Five Centers for Every Music Classroom

Music stand with rhythm flashcards and a maraca, with the text "Five centers for every music classroom"

Have you been wanting to use centers in your music classroom, but aren't sure where to start? Or are you looking for more engaging stations for your music room? Here are five centers that are sure to be a hit with your students! These centers not only make learning music fun and interactive, but they also help develop important musical skills. Let's dive in!

#1: Rhythm patterns on instruments

This center allows students to explore different rhythm patterns using a variety of instruments. At the center, I have set up a collection of non-pitched percussion instruments, such as hand drums, maracas, and tambourines. I also have music stands with two rhythm flashcards on each stand, like shown in the picture above.

At this center, students can pick an instrument of their choice and play the rhythm patterns they see on the stand. They can experiment with different combinations of patterns and create their own unique rhythms. Students could even play in a round with the other students at the center!

Other instruments that work well at this center include Boomwhackers, or barred instruments set up in C pentatonic, with students playing whatever notes they want for each rhythm pattern.

#2: Chrome Music Lab

The next center that I highly recommend is Chrome Music Lab. This website provides a range of interactive music experiments and tools that are perfect for elementary music education. Students can explore different concepts such as melody, rhythm, and harmony through fun and engaging activities. My favorite activities in Chrome Music Lab include Rhythm, in which students create rhythm patterns, Melody Maker, in which students can compose melody, and Kandinsky, in which students create art, and then the art transforms into music!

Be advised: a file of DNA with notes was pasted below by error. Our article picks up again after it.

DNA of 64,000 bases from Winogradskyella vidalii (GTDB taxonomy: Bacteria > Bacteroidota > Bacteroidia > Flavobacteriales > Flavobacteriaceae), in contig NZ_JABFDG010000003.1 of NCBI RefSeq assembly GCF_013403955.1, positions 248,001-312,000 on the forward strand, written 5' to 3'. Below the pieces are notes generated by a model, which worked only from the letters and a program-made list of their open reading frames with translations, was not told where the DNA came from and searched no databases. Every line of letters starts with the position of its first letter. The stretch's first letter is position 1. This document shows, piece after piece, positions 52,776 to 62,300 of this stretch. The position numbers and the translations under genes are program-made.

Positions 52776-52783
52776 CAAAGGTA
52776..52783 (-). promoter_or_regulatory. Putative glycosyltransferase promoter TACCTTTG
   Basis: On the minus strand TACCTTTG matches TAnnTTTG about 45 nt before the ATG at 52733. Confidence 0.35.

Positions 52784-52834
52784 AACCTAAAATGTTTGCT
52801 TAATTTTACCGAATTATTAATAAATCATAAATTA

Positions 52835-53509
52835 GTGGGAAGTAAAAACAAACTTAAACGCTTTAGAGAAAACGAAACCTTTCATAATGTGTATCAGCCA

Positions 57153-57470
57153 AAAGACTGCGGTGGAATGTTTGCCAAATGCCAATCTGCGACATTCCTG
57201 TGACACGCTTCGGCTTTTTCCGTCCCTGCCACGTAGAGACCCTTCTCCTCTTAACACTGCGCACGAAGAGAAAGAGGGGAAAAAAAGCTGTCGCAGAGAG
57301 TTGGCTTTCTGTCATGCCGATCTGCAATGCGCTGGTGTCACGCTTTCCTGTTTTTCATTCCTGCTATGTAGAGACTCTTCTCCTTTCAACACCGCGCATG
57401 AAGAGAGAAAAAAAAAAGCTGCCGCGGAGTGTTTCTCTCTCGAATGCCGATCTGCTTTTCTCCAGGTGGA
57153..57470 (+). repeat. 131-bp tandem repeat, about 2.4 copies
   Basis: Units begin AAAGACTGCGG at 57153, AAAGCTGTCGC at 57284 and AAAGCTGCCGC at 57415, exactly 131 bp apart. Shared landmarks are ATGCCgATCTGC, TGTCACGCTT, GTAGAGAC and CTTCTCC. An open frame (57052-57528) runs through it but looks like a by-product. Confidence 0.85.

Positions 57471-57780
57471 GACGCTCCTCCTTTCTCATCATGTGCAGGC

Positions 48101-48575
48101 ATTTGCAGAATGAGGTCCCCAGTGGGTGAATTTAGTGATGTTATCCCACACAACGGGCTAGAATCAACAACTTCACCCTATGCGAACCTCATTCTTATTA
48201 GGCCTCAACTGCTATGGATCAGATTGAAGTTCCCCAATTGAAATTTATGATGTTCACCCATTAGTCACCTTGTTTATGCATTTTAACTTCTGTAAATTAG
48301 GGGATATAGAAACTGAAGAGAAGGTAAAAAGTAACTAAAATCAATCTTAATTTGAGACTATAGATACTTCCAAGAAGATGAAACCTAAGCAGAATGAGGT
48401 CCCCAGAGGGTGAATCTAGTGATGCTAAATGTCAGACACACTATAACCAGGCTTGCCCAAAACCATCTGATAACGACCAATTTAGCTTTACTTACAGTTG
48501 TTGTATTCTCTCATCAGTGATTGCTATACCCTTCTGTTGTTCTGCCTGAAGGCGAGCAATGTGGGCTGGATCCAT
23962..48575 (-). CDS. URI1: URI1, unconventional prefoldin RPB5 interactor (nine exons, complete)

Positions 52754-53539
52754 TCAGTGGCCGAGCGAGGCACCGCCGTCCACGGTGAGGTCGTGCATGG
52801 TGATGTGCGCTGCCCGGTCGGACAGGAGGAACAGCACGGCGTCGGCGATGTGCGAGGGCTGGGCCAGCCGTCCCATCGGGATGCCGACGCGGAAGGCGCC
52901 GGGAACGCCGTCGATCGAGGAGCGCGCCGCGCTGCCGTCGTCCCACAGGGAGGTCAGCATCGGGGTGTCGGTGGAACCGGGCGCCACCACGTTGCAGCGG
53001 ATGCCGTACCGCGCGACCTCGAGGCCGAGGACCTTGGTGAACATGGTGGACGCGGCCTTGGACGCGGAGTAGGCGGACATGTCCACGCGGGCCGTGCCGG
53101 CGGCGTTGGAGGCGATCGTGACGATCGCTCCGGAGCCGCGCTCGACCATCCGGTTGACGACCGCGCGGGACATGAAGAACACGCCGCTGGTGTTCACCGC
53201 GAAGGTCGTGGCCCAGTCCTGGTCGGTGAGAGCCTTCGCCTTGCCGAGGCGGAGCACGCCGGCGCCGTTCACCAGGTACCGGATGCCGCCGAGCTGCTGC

If your other centers are rhythm related, you could use the Rhythm activity. If your other centers are melody related, they could use the Melody Maker activity, with students only choosing notes they know (i.e. green for sol, yellow for mi, and blue for la.)

From creating melodies to exploring the physics of sound, this center encourages students to explore music concepts in a playful and innovative way.

#3: Composition center with manipulatives

At this center, you can have rhythm manipulatives which students can compose with. Then, they can perform their composition on non-pitched percussion instruments, or barred/ Orff instruments set up in C pentatonic. The composition center not only helps students develop their musical skills, but it also fosters their creativity and self-expression.

#4: Solo singing with Chatterkids

To encourage solo singing, I have used the Chatterkids app as a center. Chatterkids is an app that allows students to record their voice and animate a picture of themselves, so that only their mouth moves!

At this center, students can choose a song of their choice and record themselves singing it using the Chatterkids app. They can then animate a picture of themselves to go along with their singing. This center not only helps students build their confidence in solo singing, but it also allows them to have fun and be creative. The filters, frames, and stickers make it a very interactive experience, and lessens the anxiety of solo singing.

#5: Staff writing with mini erasers

To improve staff writing, you could have one center with staves and mini erasers. For Valentine's Day, students could use heart erasers, for St. Patrick's Day, students could use shamrock erasers or “pot of gold” erasers like the ones shown above, etc. You could do any of the following:

  • Have students copy staff patterns they read to patterns on their own staff, using the erasers
  • Have students transfer stick notation patterns to the staff
  • Have students dictate songs they know with erasers
  • Have students compose their own patterns, using solfa they know, with erasers

This center not only helps students develop their staff writing skills, but it also reinforces their understanding of musical notation.

Free workshop and download

Looking for more strategies for implementing centers in your music room? Check out my free centers workshop, on Tuesday, January 16, 2024.

You can also download these free four voices centers for Kindergarten or First Grade!

Incorporating music centers or workstations in elementary music education is an excellent way to engage students and develop their musical skills. By providing students with a variety of experiences and opportunities to explore music, we can foster their love for music and help them develop important musical skills.

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